Posts Tagged ‘bonds’

During the 2015 Canadian federal election campaign, Liberal leader Justin Trudeau, now Prime Minister, promised to borrow money (at interest) to pay for $60 billion in new infrastructure investments, as opposed to the NDP’s plan to balance the budget in their first year.

It was, and remains, a false frame of having to stay in a deficit and grow the debt by borrowing at interest for infrastructure investments when the government of Canada, all its provinces, and its municipalities, have the statutory authorization under the Bank of Canada Act to borrow money, effectively, or, in actuality, interest-free.

For instance, money can be borrowed effectively interest-free when the Bank of Canada issues bonds that are held by the government, and when it buys its own bonds, as the government of Canada is the sole shareholder of the bank, and all profits, after expenses, will go back to the government.

But even better, the federal government can borrow money, interest-free, by requesting interest-free money, to borrow for infrastructure investments today.

So, despite Trudeau seemingly one-upping the NDP in saying that he would invest in critical infrastructure by borrowing today, as opposed to putting off such investments in favour of immediately balancing the budget, he bought into the typical false frame that we have to borrow the money at interest as opposed to borrowing it interest-free.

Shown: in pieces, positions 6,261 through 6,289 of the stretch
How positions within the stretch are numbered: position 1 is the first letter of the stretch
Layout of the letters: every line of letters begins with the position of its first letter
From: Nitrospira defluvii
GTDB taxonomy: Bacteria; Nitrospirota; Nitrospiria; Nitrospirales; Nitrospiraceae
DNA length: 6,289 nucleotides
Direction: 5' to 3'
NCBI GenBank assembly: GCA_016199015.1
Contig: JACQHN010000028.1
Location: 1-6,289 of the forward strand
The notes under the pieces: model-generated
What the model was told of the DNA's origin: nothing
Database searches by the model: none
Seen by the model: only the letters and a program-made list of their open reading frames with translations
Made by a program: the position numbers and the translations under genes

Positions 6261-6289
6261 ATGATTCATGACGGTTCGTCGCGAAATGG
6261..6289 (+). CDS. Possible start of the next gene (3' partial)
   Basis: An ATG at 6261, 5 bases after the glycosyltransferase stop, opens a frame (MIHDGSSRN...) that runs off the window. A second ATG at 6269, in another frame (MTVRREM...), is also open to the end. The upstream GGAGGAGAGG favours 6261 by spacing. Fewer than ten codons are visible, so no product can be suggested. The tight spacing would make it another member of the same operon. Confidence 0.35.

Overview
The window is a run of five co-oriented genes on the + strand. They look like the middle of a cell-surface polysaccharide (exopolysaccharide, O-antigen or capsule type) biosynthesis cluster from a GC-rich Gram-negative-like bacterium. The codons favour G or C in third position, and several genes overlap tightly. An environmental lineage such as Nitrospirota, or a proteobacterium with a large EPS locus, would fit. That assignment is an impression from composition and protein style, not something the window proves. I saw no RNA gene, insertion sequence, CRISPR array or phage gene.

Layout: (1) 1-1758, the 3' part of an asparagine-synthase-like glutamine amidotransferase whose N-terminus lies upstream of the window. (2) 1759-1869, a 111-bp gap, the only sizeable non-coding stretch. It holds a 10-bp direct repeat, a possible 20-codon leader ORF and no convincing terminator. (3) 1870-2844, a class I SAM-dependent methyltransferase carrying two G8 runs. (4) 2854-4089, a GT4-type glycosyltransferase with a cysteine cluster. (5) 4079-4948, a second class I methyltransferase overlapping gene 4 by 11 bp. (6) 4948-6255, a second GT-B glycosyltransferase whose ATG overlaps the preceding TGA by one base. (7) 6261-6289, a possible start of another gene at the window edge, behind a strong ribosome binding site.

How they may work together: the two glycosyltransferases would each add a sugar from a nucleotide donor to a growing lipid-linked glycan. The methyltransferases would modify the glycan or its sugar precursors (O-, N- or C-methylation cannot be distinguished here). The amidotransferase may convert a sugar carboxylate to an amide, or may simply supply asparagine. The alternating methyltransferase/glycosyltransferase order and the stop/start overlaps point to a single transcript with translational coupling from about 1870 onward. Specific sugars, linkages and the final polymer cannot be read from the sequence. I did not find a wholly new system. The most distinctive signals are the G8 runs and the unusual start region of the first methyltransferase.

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On his July 23, 2014 Real World of Money appearance on One Radio Network with Patrick Timpone, currency historian and financial analyst, Andy Gause, implied that there’s nothing to World Bank whistleblower Karen Hudes’ claims about 50-year gold-backed bonds (starting at 14m). Audio here:

Timpone: “We had Karen Hudes, the World Bank whistleblower, she was on the show, and she was talking about 50-year-old bonds, that uh, blah blah, right — gold-backed bonds.

Gause: “Yeah, I got ’em. You know, you can buy 600 million at face value, for, you know, 20 grand.

Timpone: “And supposedly the banks never paid interest the interest on them, and now they’re doing all this stuff. Could there be something to this?

Gause: “No.